Fisher described the lacunar infarct syndrome of ‘ataxic hemiparesis’ first in 1965, and later included other strokes that present with dysmetria that is out of proportion and ipsilateral to the side of weakness.2
A number of these patients presented with stuttering symptoms similar to the case reported here. Lesions that simultaneously interrupt pyramidal systems and adjoining frontopontocerebellar systems produce ataxic hemiparesis. Common locations are both anterior and posterior limb of the internal capsule, upper pons, and more rarely corona radiata, lentiform nucleus and thalamus.2,3
Gorman et al
have argued that lacunar infarctions originating in the capsule cannot be distinguished clinically from pontine stroke.4
It was for this reason that the follow-up MRI was performed with thin section coronal imaging through the brainstem. However, by the time the follow-up study was performed the patient’s symptoms had improved dramatically and the diffusion weighted image (DWI) lesion resolved concurrently. The brainstem was still unremarkable. Upon discharge 24 h later, the examination revealed no weakness and only subtle residual deficits with rapid alternating movements and orbiting (making circular motions with the arms as if boxing). The patient’s gait was stable and he was deemed safe to ambulate unassisted.
Prior case reports have demonstrated reversal of abnormality on DWI in patients with transient ischaemic attack (TIA) when imaged soon after symptom onset.5–7
A larger series published subsequently found that four of nine patients with TIAs had no residual evidence of infarct on follow-up imaging.8
However, a still more recent study demonstrated focal atrophy and T2 prolongation in nearly 80% of TIA related DWI abnormalities suggesting that the vast majority of such small areas of low diffusivity result in permanent tissue injury.9
A substantial small animal MRI literature indicates that reversible ischaemic abnormality on DWI is due transient decrease in mitochondrial ATP production and resulting cell membrane sodium–potassium pump dysfunction. In rat models, variation in the duration and intensity of ischaemia leads to wide variation in the percentage of affected neurons that die, but some cell death is seen even in brief ischaemia accompanied by complete normalisation of diffusivity.1,10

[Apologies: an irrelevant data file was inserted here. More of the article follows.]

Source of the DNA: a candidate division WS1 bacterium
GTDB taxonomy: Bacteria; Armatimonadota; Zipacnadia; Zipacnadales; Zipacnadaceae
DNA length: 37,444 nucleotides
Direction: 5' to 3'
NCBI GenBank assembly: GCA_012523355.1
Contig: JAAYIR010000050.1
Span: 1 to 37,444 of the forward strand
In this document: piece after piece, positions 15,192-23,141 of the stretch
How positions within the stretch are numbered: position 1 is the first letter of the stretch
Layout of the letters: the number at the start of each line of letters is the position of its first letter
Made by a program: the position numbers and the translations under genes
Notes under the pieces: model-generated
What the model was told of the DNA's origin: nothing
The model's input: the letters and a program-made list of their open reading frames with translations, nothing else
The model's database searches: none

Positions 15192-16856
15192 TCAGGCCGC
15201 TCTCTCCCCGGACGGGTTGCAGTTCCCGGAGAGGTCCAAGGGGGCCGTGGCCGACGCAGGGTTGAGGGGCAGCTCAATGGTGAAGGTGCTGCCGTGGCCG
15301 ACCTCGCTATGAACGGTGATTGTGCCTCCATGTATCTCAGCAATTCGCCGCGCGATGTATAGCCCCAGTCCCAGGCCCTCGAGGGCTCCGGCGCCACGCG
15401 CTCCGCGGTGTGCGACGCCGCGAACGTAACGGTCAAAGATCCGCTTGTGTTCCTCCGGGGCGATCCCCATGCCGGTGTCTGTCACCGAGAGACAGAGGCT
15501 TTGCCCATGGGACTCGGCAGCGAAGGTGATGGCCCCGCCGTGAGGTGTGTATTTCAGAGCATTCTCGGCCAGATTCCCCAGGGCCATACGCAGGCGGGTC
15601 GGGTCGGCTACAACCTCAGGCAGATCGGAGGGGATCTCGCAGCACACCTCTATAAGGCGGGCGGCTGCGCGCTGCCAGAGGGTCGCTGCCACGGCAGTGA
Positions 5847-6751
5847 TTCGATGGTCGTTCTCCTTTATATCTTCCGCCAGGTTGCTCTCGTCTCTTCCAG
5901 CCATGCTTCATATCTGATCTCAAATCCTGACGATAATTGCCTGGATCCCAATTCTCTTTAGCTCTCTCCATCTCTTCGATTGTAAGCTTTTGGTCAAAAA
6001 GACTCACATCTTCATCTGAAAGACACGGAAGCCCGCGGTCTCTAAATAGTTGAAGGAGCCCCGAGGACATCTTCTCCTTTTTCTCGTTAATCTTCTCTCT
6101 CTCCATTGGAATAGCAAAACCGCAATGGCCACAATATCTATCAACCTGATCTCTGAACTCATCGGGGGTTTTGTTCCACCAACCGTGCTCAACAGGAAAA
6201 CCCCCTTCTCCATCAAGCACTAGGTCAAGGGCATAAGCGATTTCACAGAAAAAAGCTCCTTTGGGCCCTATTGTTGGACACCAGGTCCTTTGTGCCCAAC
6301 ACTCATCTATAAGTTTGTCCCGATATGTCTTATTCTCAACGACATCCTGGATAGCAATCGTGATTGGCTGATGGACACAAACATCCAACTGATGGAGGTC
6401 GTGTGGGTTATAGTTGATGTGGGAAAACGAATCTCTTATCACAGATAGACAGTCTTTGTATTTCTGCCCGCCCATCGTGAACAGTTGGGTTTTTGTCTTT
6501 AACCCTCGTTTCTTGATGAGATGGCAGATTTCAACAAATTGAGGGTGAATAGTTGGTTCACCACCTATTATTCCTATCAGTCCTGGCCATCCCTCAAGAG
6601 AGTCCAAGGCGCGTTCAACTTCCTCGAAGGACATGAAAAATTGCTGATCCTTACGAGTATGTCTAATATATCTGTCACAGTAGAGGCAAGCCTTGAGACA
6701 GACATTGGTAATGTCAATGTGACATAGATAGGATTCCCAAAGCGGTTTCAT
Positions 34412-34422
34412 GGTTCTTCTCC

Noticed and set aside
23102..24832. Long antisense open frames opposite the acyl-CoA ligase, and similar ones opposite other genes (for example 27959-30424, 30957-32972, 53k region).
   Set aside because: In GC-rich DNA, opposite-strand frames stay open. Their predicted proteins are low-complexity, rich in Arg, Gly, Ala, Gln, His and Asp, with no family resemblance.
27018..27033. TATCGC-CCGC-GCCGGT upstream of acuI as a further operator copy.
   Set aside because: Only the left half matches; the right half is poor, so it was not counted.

This supports the hypothesis that TIAs in human patients result from a degree or duration of ischaemia that causes relatively little permanent cell death.11
Likewise studies of average apparent diffusion coefficient (ADC) in regions of abnormality on DWI have shown higher ADC in patients with TIA when compared with stroke patients.12
On the other hand, recent human imaging studies have shown that improving the spatial resolution of clinical DWI sequences substantially increases the detection of ischaemic low diffusivity lesions on MRI of patients with stroke, raising the possibility that clinical TIA without detectable abnormality on DWI may actually represent infarcts too small to be detected by current clinical DWI techniques.13
While ongoing advances in imaging fuel controversy about both the pathophysiology and appropriate nosology of transient ischaemic clinical syndromes with detectable abnormality on DWI, there is emerging agreement that this entity requires prompt aggressive investigation and treatment because it signals an increased early risk for additional TIA and stroke.14,15
Our report contributes to this growing literature by providing a clear, well documented and temporally correlated case of normalisation of clinical and DWI abnormality within a very short time in an untreated patient with a stuttering presentation of ataxic hemiparesis.
- ‘Ataxic hemiparesis’ implies dysmetria that is out of proportion to weakness and can result from a lacunar stroke or transient ischaemic attack (TIA).
- Focal transient ischaemia may produce reversible abnormalities on diffusion weighted imaging (DWI) of the brain, emphasising the continuum between TIA and stroke.
- Transient ischaemic clinical syndromes with abnormalities on DWI warrant aggressive investigation and treatment to avoid additional ischaemic injury.